The XJ Series By Yamaha, Solid and Reliable. by:Jim R Myers
The Yamaha XJ series was produced from 1981 until 1991 after that it was replaced by the Yamaha Diversion
. It is a lightweight bike weighing only five hundred pounds, with an in line fore cylinder engine and is one of the first bikes to have a mono rear suspension. Today they are relatively cheap to pick up and serve as great bikes for getting around town or getting to and from work.
The Yamaha XJ 650 was and still is a very useful bike that can be picked up for less then two thousand dollars. This bike is great for any one looking to test their hand at fixing up an old bike. The engine feels weak wile in the lower RPMs but that is due to the in line 4-cylinder. The breaking is very weak and is definitely one of the first things that needs to be upgraded. Other then the breaking there are usually only 3 things that to be done. The oil needs to be changed, spark plugs changed, and new air filter.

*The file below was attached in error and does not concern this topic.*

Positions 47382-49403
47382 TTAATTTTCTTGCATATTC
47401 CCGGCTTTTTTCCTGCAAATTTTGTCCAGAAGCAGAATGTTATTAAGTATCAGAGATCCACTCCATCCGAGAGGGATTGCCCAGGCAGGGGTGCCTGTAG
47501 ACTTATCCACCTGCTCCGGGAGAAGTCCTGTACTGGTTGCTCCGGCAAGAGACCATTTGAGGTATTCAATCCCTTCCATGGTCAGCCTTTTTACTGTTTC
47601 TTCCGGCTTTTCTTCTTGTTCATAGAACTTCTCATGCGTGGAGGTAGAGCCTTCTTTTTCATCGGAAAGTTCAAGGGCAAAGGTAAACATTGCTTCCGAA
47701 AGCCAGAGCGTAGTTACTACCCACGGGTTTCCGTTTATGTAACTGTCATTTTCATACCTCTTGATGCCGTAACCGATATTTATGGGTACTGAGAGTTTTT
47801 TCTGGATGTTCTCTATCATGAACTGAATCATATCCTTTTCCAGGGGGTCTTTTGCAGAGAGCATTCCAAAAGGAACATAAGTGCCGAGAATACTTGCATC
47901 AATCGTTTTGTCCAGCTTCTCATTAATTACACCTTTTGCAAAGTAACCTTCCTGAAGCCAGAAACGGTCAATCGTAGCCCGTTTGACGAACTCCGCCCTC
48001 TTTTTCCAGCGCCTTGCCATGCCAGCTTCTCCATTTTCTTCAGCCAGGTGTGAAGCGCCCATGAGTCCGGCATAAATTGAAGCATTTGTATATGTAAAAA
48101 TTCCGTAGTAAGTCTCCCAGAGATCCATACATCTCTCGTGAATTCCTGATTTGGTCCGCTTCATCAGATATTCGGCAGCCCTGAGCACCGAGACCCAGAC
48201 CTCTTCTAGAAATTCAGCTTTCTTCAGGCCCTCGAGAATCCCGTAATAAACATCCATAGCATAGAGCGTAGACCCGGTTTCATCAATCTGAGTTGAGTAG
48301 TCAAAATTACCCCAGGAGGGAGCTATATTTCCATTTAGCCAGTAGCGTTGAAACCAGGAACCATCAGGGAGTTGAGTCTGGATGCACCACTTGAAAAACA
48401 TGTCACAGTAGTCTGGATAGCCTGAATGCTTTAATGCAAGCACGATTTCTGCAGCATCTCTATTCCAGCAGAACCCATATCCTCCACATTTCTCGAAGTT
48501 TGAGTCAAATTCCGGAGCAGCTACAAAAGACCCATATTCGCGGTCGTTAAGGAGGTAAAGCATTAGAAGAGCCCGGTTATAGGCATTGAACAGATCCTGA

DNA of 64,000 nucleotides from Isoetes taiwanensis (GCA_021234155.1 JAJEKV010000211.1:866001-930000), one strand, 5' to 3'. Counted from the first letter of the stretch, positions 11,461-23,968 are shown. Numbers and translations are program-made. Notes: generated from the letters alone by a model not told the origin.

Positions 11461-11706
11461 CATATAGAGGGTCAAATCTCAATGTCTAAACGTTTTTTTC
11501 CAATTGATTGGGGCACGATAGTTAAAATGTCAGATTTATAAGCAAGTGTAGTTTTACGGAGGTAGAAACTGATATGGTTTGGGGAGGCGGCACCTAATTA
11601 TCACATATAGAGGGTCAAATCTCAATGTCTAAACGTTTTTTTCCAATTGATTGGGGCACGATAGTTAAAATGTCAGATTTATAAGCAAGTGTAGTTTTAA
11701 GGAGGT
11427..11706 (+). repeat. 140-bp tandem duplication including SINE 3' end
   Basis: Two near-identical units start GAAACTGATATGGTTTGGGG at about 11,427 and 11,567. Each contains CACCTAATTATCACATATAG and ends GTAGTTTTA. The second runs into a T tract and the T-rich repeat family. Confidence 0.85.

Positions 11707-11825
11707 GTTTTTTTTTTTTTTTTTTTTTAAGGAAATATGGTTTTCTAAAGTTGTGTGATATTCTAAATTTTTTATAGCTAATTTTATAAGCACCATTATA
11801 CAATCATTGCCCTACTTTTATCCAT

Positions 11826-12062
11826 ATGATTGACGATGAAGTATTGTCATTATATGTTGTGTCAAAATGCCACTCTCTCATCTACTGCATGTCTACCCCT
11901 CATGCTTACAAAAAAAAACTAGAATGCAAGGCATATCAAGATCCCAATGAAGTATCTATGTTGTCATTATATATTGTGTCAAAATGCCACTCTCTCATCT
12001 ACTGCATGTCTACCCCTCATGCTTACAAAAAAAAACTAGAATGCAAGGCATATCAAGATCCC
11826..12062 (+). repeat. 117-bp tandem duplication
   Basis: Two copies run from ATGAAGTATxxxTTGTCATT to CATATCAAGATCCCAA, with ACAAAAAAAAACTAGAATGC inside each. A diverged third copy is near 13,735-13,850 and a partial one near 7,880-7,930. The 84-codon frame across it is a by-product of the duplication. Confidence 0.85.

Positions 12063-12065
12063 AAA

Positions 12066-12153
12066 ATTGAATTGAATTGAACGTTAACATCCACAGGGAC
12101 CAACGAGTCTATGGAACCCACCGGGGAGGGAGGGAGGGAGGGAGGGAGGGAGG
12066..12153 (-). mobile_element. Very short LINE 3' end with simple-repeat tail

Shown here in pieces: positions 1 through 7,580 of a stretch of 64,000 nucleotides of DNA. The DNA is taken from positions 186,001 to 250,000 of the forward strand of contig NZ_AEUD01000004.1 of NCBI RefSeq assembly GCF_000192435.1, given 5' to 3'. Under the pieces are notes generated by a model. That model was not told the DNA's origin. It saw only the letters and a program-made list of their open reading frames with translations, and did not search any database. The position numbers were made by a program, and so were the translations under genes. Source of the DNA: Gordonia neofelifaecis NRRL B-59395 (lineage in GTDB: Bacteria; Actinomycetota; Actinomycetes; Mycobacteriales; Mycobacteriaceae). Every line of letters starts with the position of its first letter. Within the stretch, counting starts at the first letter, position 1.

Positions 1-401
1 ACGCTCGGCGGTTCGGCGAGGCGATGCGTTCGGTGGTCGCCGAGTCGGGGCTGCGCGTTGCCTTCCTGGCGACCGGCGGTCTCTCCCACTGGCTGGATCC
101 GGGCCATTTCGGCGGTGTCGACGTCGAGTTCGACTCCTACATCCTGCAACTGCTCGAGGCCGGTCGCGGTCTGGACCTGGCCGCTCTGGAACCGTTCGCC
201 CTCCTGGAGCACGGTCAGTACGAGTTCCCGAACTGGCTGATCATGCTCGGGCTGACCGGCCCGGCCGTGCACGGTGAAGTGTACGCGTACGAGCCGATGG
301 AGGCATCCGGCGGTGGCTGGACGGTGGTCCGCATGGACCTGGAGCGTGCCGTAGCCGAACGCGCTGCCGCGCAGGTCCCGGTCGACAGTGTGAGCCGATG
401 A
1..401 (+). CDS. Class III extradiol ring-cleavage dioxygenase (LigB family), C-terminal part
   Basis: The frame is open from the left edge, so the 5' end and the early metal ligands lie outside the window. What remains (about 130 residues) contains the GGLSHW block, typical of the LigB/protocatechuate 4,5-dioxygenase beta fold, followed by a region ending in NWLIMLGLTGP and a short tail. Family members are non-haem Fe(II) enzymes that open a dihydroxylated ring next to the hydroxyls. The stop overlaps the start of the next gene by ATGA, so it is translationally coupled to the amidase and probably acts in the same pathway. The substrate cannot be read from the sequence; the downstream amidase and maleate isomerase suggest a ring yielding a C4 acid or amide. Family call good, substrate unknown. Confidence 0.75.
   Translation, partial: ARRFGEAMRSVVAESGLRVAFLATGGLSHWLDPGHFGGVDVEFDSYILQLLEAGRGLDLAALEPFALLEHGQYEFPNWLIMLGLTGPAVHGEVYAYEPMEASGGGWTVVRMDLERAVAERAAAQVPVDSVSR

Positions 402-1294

The Yamaha XJ 700 offers a little bit more powerful engine with 86 horsepower. But it still has the problem of not enough power in lower RPMs. However it compares nicely to any 600cc sport bike on today's market and rides very comfortably. It has a seat height of thirty inches and the front pegs are far enough forward that it gives a very comfortable ride even if it is cross-country.
The Yamaha XJ 900 was originally introduced in 1983 in 1993 it was discontinued. It has an air cooled, double overhead camshaft 4 cylinder engine that has 853cc. It was remodeled in 1984 with an engine that gave you 893cc and with the more conventional front forks gave you a much nicer ride then its predecessor. It is comparable to any 750cc sport bike in today's market. Share:
If you decide to buy a used Yamaha XJ parts and manuals are easy to come by. This makes it the perfect bike to work on and restore for any one new to motorcycle restoration. But remember when you purchase one that no matter how good it looks from the outside or how well it drives that you are going to have to repair or pay to have repaired with in weeks or months. That's just the way it is when you buy a bike that has been discontinued for eighteen years.